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Are Two Heads Better Than Yours?

Are Two Heads Better Than Yours?

Engaging Your Employees to Find and Solve Problems

Are Two Heads Better Than Yours?

John Holobinko, Managing Director, Business Reimagined, LLC

As a leader of a business, whether a small business or a part of a larger business, the burden and pressure can feel immense. 

Some leaders find themselves in a position where they feel that only they can see all of the problems that the business has.  They don’t see anyone else in the company who will take on the responsibility and carry through to address an issue to completion.  So, the entire burden rests on the shoulders of the business leader.

What most of these leaders fail to recognize is that within their business, there are employees that will see a problem, and some of them have ideas for how to solve a problem as well.  The challenge is that the work environment is such that they don’t feel that they will be heard or don’t feel that they will be empowered sufficiently to address the problem.  And as the business leader, you are not so confident that if you empowered them, that the solution they came up with would work, or even make the problem worse.

How do you enlist the help of your employees, when you don’t even know which one can be of help?

The first thing is to begin to foster an openness.  Depending on the size of your business and how you operate, this means setting up a regular cadence of meetings with employees.  Depending on how your business operates and when employees are available, It can be a one to one 5 minute visit, or a brief group meeting. In these meetings, begin to share what you see as some issues, and see if they agree. The purpose of this is to begin to build a level of trust with them, sharing your thoughts – but without complaining.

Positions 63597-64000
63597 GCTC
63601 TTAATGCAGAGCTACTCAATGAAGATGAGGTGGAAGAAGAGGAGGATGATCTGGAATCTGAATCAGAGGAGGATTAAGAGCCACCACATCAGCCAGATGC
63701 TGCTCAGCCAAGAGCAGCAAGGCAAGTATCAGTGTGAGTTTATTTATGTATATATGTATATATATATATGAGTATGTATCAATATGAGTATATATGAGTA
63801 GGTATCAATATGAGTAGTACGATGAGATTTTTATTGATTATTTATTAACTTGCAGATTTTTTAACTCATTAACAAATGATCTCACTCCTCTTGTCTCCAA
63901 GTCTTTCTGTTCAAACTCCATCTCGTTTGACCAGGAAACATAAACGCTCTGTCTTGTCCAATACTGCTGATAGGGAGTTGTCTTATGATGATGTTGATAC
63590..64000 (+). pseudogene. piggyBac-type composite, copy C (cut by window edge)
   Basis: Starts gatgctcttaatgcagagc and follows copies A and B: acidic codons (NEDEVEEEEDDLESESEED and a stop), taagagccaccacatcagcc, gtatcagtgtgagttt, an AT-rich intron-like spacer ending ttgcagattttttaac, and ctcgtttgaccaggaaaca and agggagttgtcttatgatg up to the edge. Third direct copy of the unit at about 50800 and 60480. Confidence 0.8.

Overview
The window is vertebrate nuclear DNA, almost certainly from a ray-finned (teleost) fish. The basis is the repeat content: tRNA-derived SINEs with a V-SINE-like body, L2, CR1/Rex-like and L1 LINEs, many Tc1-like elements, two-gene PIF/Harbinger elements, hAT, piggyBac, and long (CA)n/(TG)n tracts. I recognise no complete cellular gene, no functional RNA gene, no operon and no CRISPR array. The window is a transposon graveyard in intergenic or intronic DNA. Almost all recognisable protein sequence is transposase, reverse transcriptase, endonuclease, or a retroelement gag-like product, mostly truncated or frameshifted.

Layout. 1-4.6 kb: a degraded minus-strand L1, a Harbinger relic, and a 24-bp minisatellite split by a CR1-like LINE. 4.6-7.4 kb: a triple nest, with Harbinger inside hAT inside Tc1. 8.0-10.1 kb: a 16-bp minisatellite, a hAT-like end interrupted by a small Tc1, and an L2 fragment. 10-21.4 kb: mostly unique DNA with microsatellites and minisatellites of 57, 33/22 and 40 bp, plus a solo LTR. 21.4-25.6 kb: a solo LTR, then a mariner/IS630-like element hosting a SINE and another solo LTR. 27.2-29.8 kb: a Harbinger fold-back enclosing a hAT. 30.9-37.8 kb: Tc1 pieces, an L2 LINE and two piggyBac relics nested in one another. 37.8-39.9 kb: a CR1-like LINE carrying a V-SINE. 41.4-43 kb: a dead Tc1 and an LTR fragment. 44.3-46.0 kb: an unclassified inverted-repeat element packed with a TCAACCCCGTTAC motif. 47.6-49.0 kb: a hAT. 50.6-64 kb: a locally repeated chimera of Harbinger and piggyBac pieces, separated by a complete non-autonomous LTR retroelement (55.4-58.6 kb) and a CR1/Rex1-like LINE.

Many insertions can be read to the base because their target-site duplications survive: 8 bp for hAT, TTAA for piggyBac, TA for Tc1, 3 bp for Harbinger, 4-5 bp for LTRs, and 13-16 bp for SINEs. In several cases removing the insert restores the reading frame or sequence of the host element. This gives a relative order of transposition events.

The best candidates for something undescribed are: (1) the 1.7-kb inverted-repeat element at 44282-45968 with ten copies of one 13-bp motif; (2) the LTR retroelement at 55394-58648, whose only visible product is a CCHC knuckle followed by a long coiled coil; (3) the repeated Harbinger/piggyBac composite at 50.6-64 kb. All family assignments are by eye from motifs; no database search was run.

After you do this for a few weeks, it is time to proceed to the next step.  That is to ask them what they see as problems, and if they have any ideas on how to solve one of the problems you discuss. 

If someone does come forward, praise them on the spot for their observation, whether or not the solution is viable. And if it is viable, find a way for that person or persons to be involved with the solution.  You don’t have to give up approval, but just empower them while you supervise at a distance.  Thin of it as the President Reagan form of management “Trust but verify”.

If a solution is made, no matter how small, recognize the employee for his/her contribution in such a way that other employees are aware of the recognition.

If you are able to engage employees, don’t be surprised if over time, you may find that one or more employees come to you unsolicited with a solution, or a problem with a proposed solution.  That is the ideal.  It doesn’t happen overnight, because it takes you to create an atmosphere of openness and trust.

Why not just put up a suggestion box and offer a little cash bonus for suggestions?  Because that does not create an environment of openness and trust.  And it doesn’t foster a culture of collaboration.  You want your employees to feel some empowerment to positively impact their own environment.

The first step starts with you and a small investment of your time each week.  Take out your appointment calendar, and set a recurring activity either to meet one on one, or meet as a group each week, to discuss how your business is doing and share a challenge or two.  You will not change things overnight.  Investments take time to yield a positive return.  But the probability is good that you will build trust and soon the burden of finding the solution to every problem won’t be only on your shoulders.  Instead, you will have employees who think of things that you haven’t thought of and will come forward with positive contributions to your business.


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